Photo by Zoe on Unsplash
However, work has a central role in people’s life. Working contributes to autonomy, independence, self-esteem, self-realisation, quality of life, and life satisfaction. Indeed, employment, work satisfaction and good work-life balance benefit mental health and quality of life. In contrast, unemployment and a negative work environment are risk factors for physical and mental health problems.
For patients with cancer, returning to or maintaining their work as much as possible means maintaining income, identity, social relationships, and improving quality of life.
Given these premises and the importance of work for people’s lives, job retention and return to work of patients with cancer need to be a primary goal for society.
There is a need to support workers who suffer from cancer and workers who care for an affected relative. Different actions can be undertaken to reach this aim.
First, it’s crucial to raise awareness and sensitise employers and employees on this topic to promote a safe work environment with no stigma or discrimination and work inclusion.
Second, it is likewise important to develop and implement reasonable accommodations and specific programs that let workers with cancer and caregivers maintain their jobs. It is also of uttermost importance. Flexible work conditions can allow working patients and their working caregivers to conciliate job demands and assistance needs.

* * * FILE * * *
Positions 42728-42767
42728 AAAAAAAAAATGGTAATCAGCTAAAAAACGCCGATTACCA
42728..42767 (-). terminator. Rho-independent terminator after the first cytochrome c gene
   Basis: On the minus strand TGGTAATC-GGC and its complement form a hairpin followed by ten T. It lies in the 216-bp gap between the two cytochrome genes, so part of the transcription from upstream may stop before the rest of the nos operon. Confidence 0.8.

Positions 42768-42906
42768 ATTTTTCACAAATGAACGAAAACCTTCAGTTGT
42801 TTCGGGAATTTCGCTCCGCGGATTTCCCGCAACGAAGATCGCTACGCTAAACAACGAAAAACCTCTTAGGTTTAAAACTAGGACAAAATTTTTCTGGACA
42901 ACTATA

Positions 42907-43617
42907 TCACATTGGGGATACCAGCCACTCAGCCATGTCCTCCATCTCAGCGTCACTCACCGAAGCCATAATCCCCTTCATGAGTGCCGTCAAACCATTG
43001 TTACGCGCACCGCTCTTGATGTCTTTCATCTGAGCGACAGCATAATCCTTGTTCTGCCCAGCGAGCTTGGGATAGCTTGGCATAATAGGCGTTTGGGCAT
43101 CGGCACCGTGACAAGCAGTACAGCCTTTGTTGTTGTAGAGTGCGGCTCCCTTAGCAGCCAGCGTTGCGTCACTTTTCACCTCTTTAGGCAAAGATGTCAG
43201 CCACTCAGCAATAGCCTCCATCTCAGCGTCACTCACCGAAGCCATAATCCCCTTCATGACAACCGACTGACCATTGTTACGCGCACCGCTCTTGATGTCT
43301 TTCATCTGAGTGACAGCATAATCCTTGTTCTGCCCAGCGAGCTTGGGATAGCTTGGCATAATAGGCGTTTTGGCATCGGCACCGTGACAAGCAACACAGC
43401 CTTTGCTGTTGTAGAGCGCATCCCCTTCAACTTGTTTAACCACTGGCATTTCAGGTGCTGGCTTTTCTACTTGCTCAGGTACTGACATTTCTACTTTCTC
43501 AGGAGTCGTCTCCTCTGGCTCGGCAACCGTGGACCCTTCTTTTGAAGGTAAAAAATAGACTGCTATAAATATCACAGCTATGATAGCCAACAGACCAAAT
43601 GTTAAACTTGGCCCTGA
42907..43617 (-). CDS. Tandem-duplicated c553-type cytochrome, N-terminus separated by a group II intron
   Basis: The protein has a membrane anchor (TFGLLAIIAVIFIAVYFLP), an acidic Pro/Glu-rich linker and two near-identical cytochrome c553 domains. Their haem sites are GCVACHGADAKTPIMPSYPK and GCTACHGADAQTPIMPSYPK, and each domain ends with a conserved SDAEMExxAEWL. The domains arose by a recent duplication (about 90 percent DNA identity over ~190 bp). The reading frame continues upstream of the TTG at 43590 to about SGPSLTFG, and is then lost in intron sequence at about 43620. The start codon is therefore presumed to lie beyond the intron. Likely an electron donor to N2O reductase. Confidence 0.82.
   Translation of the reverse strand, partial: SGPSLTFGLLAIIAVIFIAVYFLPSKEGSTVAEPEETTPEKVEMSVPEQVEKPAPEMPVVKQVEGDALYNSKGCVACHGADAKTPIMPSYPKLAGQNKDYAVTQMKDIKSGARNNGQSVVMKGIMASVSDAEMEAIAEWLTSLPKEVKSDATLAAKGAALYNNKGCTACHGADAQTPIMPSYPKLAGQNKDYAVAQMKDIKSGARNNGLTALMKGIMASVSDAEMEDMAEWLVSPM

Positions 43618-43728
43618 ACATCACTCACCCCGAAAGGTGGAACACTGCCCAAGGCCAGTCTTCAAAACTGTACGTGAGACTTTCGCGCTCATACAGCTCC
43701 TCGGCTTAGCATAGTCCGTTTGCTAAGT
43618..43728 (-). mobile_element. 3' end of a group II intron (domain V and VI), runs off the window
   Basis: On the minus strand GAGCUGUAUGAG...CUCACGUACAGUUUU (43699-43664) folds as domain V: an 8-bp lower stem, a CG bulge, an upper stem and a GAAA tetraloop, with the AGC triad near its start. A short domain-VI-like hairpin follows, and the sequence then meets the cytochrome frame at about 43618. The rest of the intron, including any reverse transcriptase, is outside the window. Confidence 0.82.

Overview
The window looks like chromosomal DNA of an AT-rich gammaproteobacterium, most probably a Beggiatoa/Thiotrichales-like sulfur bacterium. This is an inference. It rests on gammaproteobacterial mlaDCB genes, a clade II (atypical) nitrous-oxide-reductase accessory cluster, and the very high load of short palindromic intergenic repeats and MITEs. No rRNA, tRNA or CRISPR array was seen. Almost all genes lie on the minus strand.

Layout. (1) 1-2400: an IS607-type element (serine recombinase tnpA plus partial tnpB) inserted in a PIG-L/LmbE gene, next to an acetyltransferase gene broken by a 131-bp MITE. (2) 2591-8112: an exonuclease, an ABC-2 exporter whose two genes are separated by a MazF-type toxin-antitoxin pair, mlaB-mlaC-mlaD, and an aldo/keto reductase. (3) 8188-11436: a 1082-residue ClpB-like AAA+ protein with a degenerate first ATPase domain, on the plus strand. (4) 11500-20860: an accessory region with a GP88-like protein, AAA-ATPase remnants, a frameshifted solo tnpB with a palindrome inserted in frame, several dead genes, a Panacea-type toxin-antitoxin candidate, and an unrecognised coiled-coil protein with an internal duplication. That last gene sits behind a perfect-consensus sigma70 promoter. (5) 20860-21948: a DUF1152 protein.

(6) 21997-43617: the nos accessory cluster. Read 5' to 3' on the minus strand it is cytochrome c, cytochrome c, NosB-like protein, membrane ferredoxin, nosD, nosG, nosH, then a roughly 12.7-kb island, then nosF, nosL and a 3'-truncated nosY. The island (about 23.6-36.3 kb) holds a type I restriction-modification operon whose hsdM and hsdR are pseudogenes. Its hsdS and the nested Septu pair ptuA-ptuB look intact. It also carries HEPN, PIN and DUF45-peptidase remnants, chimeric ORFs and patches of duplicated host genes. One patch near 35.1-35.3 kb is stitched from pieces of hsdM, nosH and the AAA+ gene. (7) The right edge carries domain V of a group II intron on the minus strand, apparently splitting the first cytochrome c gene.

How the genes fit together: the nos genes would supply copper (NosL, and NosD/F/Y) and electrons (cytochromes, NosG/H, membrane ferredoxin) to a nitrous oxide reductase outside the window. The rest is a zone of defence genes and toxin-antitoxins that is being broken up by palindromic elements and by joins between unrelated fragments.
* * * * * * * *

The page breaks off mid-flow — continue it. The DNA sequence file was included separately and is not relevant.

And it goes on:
Finally, taking care of the mental health of patients with cancer and their working caregivers is a priority.
It is essential to offer care and support to patients and caregivers, helping them cope with the psychological distress they experience in their personal and professional life.
- Political declaration and list of actions against cancer recommended by a panel of european stakeholders. 2022 European Meeting of the French National Cancer Institute.
- 2021-2030 France ten-year cancer-control strategy / 2021-2025 roadmap. French National Cancer Institute.
- Silvaggi F, et al. Employment and Work Ability of Persons With Brain Tumors: A Systematic Review. Front Hum Neurosci 2020;14:452.
- Seifart U, Schmielau J. Return to Work of Cancer Survivors. Oncol Res Treat. 2017;40(12):760-763.
- Feuerstein M, et al. Work productivity in brain tumor survivors. J Occup Environ Med 2007;49(7):803-11
- Ho PJ, Hartman M, Gernaat SAM, Cook AR, Lee SC, Hupkens L, Verkooijen HM. Associations between workability and patient-reported physical, psychological and social outcomes in breast cancer survivors: a cross-sectional study. Support Care Cancer. 2018 Aug;26(8):2815-2824.
- Geng HM, Chuang DM, Yang F, Yang Y, Liu WM, Liu LH, Tian HM. Prevalence and determinants of depression in caregivers of cancer patients: A systematic review and meta-analysis. Medicine (Baltimore). 2018 Sep;97(39):e11863.
- Petruzzi A, et al. Living with a brain tumor. Support Care Cancer 2013;21:1105–1111
Claudia Toppo, Alberto Raggi, Martina Cacciatore, Matilde Leonardi
Fondazione IRCCS Istituto Neurologico Carlo Besta (Milan, Italy)